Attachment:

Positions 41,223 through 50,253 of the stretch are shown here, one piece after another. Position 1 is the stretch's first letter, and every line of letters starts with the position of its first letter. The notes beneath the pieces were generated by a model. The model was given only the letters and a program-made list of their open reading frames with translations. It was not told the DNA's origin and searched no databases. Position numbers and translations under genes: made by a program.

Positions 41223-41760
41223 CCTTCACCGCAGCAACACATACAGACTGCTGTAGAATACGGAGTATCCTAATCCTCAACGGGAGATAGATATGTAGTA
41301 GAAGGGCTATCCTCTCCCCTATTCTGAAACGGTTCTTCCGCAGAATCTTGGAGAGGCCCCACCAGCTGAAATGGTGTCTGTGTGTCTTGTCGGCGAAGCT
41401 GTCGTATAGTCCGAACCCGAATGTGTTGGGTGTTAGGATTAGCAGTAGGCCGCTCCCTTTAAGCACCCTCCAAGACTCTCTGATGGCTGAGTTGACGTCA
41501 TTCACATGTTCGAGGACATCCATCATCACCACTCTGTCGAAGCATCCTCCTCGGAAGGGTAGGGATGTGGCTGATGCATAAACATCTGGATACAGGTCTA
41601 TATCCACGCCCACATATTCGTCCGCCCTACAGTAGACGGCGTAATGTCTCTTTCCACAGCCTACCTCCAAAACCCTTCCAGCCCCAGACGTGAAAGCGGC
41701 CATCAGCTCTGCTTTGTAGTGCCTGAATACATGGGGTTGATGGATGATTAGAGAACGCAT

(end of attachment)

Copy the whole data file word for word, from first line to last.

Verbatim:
Positions 41,223 through 50,253 of the stretch are shown here, one piece after another. Position 1 is the stretch's first letter, and every line of letters starts with the position of its first letter. The notes beneath the pieces were generated by a model. The model was given only the letters and a program-made list of their open reading frames with translations. It was not told the DNA's origin and searched no databases. Position numbers and translations under genes: made by a program.

Positions 41223-41760
41223 CCTTCACCGCAGCAACACATACAGACTGCTGTAGAATACGGAGTATCCTAATCCTCAACGGGAGATAGATATGTAGTA
41301 GAAGGGCTATCCTCTCCCCTATTCTGAAACGGTTCTTCCGCAGAATCTTGGAGAGGCCCCACCAGCTGAAATGGTGTCTGTGTGTCTTGTCGGCGAAGCT
41401 GTCGTATAGTCCGAACCCGAATGTGTTGGGTGTTAGGATTAGCAGTAGGCCGCTCCCTTTAAGCACCCTCCAAGACTCTCTGATGGCTGAGTTGACGTCA
41501 TTCACATGTTCGAGGACATCCATCATCACCACTCTGTCGAAGCATCCTCCTCGGAAGGGTAGGGATGTGGCTGATGCATAAACATCTGGATACAGGTCTA
41601 TATCCACGCCCACATATTCGTCCGCCCTACAGTAGACGGCGTAATGTCTCTTTCCACAGCCTACCTCCAAAACCCTTCCAGCCCCAGACGTGAAAGCGGC
41701 CATCAGCTCTGCTTTGTAGTGCCTGAATACATGGGGTTGATGGATGATTAGAGAACGCAT